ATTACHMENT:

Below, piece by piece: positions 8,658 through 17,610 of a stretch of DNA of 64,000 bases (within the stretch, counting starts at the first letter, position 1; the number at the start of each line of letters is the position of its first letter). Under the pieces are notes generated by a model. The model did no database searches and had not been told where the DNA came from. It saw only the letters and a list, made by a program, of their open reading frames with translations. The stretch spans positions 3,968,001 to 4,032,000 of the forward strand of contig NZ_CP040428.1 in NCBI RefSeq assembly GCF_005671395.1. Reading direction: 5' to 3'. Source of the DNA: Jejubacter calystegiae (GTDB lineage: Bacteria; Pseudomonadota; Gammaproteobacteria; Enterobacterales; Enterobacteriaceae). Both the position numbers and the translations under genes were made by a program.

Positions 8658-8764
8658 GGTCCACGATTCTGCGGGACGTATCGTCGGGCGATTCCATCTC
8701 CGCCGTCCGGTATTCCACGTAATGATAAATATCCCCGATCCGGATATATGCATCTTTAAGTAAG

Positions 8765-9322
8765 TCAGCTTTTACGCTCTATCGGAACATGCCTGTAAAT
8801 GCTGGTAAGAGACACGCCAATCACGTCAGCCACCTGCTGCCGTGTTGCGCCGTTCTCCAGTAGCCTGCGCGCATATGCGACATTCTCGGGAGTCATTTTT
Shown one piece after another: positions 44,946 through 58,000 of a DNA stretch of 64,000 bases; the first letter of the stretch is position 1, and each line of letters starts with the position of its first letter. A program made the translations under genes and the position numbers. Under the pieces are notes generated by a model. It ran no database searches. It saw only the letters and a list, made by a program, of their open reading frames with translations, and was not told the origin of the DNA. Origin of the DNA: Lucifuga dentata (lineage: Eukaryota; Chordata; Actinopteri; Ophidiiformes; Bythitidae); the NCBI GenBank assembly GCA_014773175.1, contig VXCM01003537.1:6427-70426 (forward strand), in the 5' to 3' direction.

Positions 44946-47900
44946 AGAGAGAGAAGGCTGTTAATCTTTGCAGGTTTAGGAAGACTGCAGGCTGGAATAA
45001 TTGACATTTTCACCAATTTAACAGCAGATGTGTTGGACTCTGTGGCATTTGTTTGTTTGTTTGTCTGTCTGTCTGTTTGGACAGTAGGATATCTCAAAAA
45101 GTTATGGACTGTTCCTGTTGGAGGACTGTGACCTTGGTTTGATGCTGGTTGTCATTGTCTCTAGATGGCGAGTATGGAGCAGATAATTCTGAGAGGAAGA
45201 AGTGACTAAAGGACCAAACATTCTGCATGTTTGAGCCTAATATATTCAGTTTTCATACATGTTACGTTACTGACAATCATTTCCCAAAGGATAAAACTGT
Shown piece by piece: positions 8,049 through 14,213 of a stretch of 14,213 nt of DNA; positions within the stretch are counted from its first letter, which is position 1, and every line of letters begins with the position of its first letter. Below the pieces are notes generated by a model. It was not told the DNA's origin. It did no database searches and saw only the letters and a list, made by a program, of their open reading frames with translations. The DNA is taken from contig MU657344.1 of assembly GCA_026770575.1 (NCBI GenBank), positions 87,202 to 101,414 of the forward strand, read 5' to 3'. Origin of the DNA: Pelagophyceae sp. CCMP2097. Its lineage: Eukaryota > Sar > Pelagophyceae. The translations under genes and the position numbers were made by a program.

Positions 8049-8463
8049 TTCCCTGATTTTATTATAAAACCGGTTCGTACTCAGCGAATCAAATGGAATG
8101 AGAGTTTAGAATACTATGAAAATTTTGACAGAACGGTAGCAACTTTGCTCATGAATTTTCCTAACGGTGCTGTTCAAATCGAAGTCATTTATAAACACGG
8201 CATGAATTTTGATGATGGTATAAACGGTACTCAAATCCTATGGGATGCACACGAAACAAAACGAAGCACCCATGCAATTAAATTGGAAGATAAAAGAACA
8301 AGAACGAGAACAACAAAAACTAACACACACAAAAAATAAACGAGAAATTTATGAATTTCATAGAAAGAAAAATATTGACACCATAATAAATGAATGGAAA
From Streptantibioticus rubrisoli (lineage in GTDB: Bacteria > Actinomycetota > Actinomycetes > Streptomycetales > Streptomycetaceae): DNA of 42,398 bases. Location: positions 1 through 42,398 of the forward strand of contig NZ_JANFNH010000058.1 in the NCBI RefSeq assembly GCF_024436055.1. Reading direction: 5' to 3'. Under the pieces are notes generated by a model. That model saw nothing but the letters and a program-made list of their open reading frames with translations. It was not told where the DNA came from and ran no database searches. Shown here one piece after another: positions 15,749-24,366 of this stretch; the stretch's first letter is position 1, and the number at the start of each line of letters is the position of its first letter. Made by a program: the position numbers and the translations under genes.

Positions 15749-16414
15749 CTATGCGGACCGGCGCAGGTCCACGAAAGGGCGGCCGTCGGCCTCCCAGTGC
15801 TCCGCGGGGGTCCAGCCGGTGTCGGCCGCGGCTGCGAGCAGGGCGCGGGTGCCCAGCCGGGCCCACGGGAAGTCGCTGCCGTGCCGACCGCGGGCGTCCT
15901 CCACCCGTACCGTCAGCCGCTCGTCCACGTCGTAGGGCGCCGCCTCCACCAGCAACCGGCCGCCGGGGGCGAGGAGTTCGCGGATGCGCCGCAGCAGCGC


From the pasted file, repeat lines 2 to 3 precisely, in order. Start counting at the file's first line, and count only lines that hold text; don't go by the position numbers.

Positions 8658-8764
8658 GGTCCACGATTCTGCGGGACGTATCGTCGGGCGATTCCATCTC